The conjunction of Pluto and the Sun happens yearly: since 2008, it’s been happening in the zodiac sign of Capricorn. This is the last time the conjunction ( 28 Capricorn 13) will occur solely in Capricorn for many years. As the last hurrah, we’re set to feel it strongly. Also, Saturn, the planetary ruler of both the Sun and Pluto, is strong in his own rulership (Aquarius).
Astrologically, the Sun symbolises the quality of one’s individual spirit, which makes shine special. In the northern hemisphere, the Sun in Capricorn presides over the darkest, coldest part of the year. In Capricorn, the Sun is in the realm of Saturn, and in traditional astrology, Saturn is known as the greater malefic; he represents boundaries, limitations, and ultimately death itself. In close contact with Pluto, Lord of the Underworld, we think of this week as when the Sun glows with the darkness of the Underworld. During this time, it would not be surprising if how each of us shines seems dull.
Little wonder the image of the Dark Sun (Sol niger) is connected with the nigredo, an alchemical process that Carl Jung associated with the psychological breaking down of ego defences in preparation for authentic engagement with the unconscious, which, if successful, furthers the process of individuation, the healing psychological process by which we become whole.
This is not an easy process. It is dangerous strewn with obstacles. In CG Jung Speaking, Jung describes it as ‘difficult and strewn with obstacles’. He goes on to say that ‘in psychological terms, the soul finds itself in the throes of melancholy lock in a struggle with the shadow’.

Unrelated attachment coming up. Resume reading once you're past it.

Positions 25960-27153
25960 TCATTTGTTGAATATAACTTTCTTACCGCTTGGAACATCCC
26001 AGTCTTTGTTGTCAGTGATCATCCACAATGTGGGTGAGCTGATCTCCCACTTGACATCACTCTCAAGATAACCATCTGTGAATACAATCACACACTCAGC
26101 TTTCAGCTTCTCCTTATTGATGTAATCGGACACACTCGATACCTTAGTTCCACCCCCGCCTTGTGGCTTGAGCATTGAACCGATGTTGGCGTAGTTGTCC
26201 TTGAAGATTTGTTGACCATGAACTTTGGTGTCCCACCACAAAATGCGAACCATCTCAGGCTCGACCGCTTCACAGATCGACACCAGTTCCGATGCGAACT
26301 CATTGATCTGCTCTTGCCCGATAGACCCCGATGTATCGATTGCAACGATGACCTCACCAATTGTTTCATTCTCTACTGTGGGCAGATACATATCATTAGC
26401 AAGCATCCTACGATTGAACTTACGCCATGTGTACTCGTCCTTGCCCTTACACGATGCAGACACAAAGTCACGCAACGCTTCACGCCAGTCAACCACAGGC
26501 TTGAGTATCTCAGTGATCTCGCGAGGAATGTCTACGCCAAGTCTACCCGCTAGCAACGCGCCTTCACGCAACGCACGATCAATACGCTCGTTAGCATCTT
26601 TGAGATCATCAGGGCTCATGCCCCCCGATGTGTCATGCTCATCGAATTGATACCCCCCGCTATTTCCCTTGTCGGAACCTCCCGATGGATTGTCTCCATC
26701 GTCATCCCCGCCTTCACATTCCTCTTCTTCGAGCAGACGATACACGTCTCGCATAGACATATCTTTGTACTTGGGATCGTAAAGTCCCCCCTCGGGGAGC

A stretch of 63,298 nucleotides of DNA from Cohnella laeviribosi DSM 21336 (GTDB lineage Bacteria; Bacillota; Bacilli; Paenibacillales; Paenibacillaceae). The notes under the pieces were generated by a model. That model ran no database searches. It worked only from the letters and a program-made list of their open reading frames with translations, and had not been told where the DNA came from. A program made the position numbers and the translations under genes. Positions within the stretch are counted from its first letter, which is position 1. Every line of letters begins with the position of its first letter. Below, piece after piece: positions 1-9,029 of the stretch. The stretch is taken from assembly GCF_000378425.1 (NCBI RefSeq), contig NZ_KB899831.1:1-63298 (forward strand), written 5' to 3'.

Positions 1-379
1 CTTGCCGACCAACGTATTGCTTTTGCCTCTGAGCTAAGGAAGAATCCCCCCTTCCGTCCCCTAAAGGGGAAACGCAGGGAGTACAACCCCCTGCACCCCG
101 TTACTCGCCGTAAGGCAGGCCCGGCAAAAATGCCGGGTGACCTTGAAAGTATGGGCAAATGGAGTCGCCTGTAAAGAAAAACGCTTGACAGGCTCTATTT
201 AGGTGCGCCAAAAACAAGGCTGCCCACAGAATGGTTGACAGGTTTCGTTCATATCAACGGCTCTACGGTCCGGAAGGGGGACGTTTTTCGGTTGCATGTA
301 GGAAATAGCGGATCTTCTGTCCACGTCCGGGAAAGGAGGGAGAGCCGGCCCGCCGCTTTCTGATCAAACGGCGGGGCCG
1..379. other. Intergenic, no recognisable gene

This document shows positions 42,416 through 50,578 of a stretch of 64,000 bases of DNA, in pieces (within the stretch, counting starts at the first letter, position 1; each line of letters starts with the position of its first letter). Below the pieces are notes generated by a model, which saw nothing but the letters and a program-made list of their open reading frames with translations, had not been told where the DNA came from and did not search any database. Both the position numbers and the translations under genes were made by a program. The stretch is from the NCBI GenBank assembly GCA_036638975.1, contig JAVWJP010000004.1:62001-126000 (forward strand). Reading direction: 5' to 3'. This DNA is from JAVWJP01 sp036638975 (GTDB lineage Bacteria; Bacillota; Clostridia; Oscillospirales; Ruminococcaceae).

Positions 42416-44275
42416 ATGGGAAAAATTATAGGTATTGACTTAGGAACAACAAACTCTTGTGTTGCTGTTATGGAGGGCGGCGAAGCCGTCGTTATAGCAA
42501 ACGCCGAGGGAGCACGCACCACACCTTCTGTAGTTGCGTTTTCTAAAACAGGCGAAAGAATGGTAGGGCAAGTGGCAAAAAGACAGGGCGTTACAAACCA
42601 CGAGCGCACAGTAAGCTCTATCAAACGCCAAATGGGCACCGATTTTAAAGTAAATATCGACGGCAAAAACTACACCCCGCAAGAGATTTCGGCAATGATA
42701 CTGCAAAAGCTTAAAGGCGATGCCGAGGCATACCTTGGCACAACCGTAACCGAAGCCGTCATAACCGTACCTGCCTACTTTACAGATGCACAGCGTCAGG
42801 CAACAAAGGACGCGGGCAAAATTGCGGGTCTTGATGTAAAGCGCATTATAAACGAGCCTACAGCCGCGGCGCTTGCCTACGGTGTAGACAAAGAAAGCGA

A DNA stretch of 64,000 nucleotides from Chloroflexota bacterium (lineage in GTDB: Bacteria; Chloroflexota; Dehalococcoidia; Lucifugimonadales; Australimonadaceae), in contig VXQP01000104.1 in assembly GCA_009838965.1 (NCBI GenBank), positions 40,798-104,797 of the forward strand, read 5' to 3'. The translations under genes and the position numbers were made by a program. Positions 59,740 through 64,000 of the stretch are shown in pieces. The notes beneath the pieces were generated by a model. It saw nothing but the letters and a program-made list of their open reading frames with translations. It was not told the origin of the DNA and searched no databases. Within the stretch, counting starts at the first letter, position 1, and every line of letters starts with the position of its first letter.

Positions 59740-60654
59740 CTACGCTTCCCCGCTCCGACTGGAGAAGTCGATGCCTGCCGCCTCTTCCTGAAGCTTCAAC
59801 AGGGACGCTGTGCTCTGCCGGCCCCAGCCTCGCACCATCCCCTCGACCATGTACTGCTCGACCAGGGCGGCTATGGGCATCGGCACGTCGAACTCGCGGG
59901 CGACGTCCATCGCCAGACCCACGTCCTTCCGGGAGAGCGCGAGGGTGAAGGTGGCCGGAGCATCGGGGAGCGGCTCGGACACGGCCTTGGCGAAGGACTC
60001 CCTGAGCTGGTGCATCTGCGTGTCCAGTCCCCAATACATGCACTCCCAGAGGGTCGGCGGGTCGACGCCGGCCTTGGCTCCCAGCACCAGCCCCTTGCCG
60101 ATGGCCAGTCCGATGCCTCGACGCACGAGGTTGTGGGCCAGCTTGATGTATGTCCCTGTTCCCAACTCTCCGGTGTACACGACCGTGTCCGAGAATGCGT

I suggest that for many, this may manifest in what the Existentialists have coined ‘angst’ or a deep-seated, irrefutable, insatiable anxiety. This often occurs when some aspect of life that we’ve taken for granted, is challenged or removed, opening the way for something new and different. Consider this akin to pruning the deadwood in preparation for spring. Certainly this is the lesson of Saturn (who presides over this time); who in Greek and Roman mythology was killed by his own son, Jupiter, to make way for the new world order.
We would do ourselves a service to remember that living only in the light is impossible. Darkness is as much a part of the world in which we live as in the light. Nor is it possible – or even desirable – to deny ‘negative’ emotions, such as anger and fear, in favour of more ‘positive’ emotions, such as love and joy. As the Stoics remind us, whether something is negative or positive is down to how we choose to judge it.
That doesn’t mean that in your moment of fear or anger, you’ve permission to punch people or otherwise engage in unlawful behaviour. But it does suggest you’d might cut yourself some slack when you feel inclined to do so.